PNP raps vs Red-tagged ‘lumad’ helpers dismissed
CAGAYAN DE ORO CITY — The Office of the Provincial Prosecutor in Davao del Norte has dismissed charges against seven persons arrested in Cebu City on Feb. 15 for the alleged kidnapping, trafficking, and abuse of “lumad” (indigenous) children.
Collectively known as the “Bakwit School 7,” they were released from various police detention centers in Cebu City around 6 p.m. on Friday on the strength of a release order signed by provincial prosecutor Norman Solis.
Prosecutors led by Solis threw out the charges against volunteer teachers Chad Booc and Roshelle Porcadilla; Ata-Manobo elders Benito Bay-ao and Segundo Milong; and students Jomar Benag, Esmelito Oribawan, and Moddie Monsimuy-at.
They were arrested for allegedly recruiting and training at least 19 minors to be “child warriors” of the Communist Party of the Philippines and its armed wing, the New People’s Army.
In a resolution dated May 5 but was received by the seven only last Tuesday, the prosecutors dismissed the case for being outside their jurisdiction, insufficiency of evidence, and lack of probable cause.
The National Union of Peoples’ Lawyers (NUPL) in Cebu, through its spokesperson King Anthony Perez, said the dismissal of the charges validated its stand that state forces’ persistent Red-tagging of the lumad were baseless and unfounded.“The indigenous peoples and their leaders have been victims of state terrorism because of their long history of struggle against the exploitation of their ancestral lands,” Perez said.
Raid and rescue
The seven were arrested by police during a raid on the Bakwit School in the SVD retreat house inside the University of San Carlos-Talamban Campus (USC-TC).
They were accused of bringing 19 lumad children to Cebu City without the consent of their parents and indoctrinating them in communism.
Police supposedly rescued the children and turned them over to government social workers.
Classes had been held for the children in the Bakwit School since October 2019. They used to be students of a school run by the Salugpungan Ta Tanu Igkanugon Community Learning Center in Barangay Palma Gil, Talaingod.
In the course of the government’s crackdown on insurgency, the Salugpungan schools in the Davao region were closed, and the teachers felt threatened. The learning center moved to another location and eventually ended up in Cebu, supported by, among others, the Archdiocese of Cebu.
The NUPL’s Perez said the raid on the Bakwit School had been “intended to instill fear in and thwart resistance by Filipinos grown frustrated and restless with the administration’s antipoor and antipeople policies.”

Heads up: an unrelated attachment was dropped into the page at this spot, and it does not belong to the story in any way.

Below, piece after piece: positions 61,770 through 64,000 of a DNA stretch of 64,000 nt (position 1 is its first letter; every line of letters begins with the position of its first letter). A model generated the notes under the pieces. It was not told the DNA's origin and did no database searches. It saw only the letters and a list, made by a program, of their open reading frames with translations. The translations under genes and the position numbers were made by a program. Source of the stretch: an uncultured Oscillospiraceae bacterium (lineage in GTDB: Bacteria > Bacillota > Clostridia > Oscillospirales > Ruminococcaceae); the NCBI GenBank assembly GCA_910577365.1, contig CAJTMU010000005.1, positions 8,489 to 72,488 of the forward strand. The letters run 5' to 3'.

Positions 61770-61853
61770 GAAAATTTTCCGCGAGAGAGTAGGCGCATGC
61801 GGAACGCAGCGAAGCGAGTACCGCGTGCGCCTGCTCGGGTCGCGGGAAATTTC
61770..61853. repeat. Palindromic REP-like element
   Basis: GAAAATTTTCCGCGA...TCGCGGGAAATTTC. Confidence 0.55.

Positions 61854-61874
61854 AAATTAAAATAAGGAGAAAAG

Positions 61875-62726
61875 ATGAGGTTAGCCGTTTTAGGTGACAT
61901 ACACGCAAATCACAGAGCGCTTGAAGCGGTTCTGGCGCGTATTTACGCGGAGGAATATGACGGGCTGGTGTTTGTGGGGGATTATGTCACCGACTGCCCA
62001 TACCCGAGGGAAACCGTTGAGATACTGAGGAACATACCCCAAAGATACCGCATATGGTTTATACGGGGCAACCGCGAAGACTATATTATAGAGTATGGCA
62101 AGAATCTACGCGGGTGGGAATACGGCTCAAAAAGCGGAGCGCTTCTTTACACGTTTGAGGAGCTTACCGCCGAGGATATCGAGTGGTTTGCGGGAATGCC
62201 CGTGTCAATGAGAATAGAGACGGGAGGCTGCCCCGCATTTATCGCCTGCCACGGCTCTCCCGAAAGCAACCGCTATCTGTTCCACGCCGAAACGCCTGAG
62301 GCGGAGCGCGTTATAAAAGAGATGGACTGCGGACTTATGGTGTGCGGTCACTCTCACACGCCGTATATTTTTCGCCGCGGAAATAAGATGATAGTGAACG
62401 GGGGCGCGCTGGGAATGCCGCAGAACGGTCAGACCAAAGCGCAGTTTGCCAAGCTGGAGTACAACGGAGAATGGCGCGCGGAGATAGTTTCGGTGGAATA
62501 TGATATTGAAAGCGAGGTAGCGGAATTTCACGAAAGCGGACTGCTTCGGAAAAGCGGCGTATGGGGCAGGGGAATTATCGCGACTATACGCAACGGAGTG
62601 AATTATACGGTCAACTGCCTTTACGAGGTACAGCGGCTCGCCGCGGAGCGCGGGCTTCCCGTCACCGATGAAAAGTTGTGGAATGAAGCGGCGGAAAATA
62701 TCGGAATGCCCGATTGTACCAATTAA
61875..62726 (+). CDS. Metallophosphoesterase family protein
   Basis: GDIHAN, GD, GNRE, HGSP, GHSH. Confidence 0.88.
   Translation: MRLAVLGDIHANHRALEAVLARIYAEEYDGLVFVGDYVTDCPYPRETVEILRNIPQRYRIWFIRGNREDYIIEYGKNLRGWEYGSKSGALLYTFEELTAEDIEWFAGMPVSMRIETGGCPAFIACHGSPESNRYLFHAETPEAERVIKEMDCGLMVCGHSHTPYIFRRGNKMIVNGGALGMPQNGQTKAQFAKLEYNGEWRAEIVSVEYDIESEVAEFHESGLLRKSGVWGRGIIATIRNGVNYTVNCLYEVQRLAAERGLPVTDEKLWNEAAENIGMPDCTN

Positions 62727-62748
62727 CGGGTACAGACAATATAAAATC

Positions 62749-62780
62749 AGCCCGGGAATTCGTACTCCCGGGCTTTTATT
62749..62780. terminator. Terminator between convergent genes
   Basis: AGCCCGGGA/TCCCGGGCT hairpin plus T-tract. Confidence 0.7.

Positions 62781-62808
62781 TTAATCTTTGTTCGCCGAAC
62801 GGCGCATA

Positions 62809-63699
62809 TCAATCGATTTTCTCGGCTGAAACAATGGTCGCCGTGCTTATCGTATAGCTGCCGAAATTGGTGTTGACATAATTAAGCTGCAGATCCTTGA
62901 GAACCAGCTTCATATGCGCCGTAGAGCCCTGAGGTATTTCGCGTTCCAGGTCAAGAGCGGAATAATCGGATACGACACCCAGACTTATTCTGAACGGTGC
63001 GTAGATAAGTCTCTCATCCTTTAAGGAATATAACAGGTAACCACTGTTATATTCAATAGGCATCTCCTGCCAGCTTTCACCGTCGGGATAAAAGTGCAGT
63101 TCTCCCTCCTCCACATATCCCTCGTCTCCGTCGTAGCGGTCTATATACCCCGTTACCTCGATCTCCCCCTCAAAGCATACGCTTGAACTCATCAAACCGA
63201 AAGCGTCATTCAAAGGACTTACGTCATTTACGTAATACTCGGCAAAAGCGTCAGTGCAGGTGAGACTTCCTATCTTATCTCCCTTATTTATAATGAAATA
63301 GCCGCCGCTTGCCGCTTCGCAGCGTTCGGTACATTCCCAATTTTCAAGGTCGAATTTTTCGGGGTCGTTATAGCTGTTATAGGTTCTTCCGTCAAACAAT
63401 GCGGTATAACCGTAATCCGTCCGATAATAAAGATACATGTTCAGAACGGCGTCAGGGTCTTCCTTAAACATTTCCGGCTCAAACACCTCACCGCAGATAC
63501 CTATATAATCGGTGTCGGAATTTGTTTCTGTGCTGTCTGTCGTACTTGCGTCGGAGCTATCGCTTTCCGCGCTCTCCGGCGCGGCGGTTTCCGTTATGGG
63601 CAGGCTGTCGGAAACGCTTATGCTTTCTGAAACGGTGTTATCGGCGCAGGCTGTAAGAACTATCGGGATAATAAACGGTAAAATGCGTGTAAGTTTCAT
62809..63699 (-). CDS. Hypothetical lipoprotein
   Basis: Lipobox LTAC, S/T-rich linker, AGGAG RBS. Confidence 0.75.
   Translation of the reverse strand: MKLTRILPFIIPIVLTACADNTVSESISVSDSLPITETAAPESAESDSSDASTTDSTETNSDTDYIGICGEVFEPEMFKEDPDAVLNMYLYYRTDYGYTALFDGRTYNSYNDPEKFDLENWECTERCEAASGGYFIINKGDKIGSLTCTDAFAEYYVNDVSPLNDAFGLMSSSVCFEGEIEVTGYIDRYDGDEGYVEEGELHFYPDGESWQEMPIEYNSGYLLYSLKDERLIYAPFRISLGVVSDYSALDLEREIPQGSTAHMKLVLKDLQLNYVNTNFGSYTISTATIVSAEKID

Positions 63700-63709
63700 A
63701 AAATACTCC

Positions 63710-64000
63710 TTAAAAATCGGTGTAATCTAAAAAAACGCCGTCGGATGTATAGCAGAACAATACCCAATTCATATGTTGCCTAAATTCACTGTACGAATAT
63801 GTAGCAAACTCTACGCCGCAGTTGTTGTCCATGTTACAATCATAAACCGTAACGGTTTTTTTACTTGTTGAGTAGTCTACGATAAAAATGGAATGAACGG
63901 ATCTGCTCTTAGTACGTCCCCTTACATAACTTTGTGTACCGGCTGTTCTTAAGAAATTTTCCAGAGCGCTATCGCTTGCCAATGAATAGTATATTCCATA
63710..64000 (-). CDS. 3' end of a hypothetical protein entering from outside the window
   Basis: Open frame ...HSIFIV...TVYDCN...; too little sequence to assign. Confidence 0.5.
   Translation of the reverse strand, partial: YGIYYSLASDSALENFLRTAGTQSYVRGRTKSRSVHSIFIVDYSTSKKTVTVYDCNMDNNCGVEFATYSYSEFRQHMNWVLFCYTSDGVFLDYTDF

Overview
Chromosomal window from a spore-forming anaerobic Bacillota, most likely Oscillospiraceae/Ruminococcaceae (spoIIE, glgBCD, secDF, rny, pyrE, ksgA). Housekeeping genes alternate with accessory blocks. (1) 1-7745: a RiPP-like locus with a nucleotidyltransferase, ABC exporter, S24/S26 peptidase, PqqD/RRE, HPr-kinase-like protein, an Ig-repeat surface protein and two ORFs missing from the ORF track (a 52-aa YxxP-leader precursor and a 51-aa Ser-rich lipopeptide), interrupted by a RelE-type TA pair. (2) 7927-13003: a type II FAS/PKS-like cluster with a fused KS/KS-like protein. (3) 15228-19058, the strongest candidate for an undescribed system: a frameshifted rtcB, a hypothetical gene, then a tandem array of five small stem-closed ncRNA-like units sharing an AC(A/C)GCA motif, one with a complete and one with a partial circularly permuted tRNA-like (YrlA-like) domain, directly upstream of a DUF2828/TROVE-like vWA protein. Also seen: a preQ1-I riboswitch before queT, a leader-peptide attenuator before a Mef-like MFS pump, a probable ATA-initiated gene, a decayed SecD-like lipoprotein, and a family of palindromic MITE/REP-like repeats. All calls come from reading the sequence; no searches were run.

He said that since there were no pending cases against the seven, it was imperative that they be released immediately. Earlier on Friday, Brig. Gen. Ronnie Montejo, director of the Central Visayas police office, said the formal order had yet to be received from the prosecutor’s office in Davao del Norte.
“We have yet to validate if the cases against the respondents were really dismissed,” he said in an interview.
Perez appealed to authorities to end “the militarization in indigenous communities, the exploitation of their ancestral lands, and the continued violation of the rights of the lumad.”
“We also enjoin every Filipino to denounce the government’s Red-tagging campaign, which has been used to justify cracking down on human rights defenders and lawyers. We continue to assert that no amount of terror and intimidation will ever silence the people’s movement,” he said.
In Manila, lawmakers are demanding accountability from the Central Visayas police office for its raid on the Bakwit School.
“Oppression of any Filipino’s right to life, liberty, and education must stop now. [T]here should be someone accountable for this,” House Deputy Speaker and 1-Pacman Rep. Michael Romero said a statement.
Romero, who delivered on Feb. 17 a passionate privilege speech on the raid, warned law enforcers “from doing any of the same acts rightfully dismissed by the Department of Justice in the actions taken against the lumad in Cebu City who came from Davao.”
He urged Philippine National Police chief Gen. Guillermo Eleazar and Defense Secretary Delfin Lorenzana “to immediately issue new and strong guidelines to troops in the field on actions taken against the lumad…”
Romero thanked Justice Secretary Menardo Guevarra and prosecutor Solis “for their commitment to champion the rule of law and human rights.”
He assailed rogue police officers for carrying out warrantless arrests “to merely get an accomplishment report or promotion at the expense of anybody, even innocent Filipino lives.”
Romero vowed to “name all those who are involved in this unlawful and unconstitutional act” in another privilege speech he would deliver when Congress resumes session on May 17.
Silencing the lumad
House Deputy Minority Leader and Bayan Muna Rep. Carlos Isagani Zarate said the dismissal of the charges affirmed the lumad evacuees’ assertions that these were “baseless, malicious and part of the systematic vilification, discriminatory and vicious campaign by the government.”
Zarate slammed the efforts of the National Task Force on Ending Local Communist Armed Conflict (NTF-Elcac) to “silence the collective voice of the Lumad who are fighting for their rights and defending their ancestral lands.”
“We demand their immediate release and make those responsible for their unjust incarceration accountable,” he said.
His colleagues in the Makabayan bloc, Bayan Muna Rep. Eufemia Cullamat, and Kabataan Rep. Sarah Jane Elago, agreed that the Central Visayas police and the NTF-Elcac were “accountable for the Red-tagging, harassment and illegal detention” of the Bakwit School 7.
—With a report from Julie Aurelio
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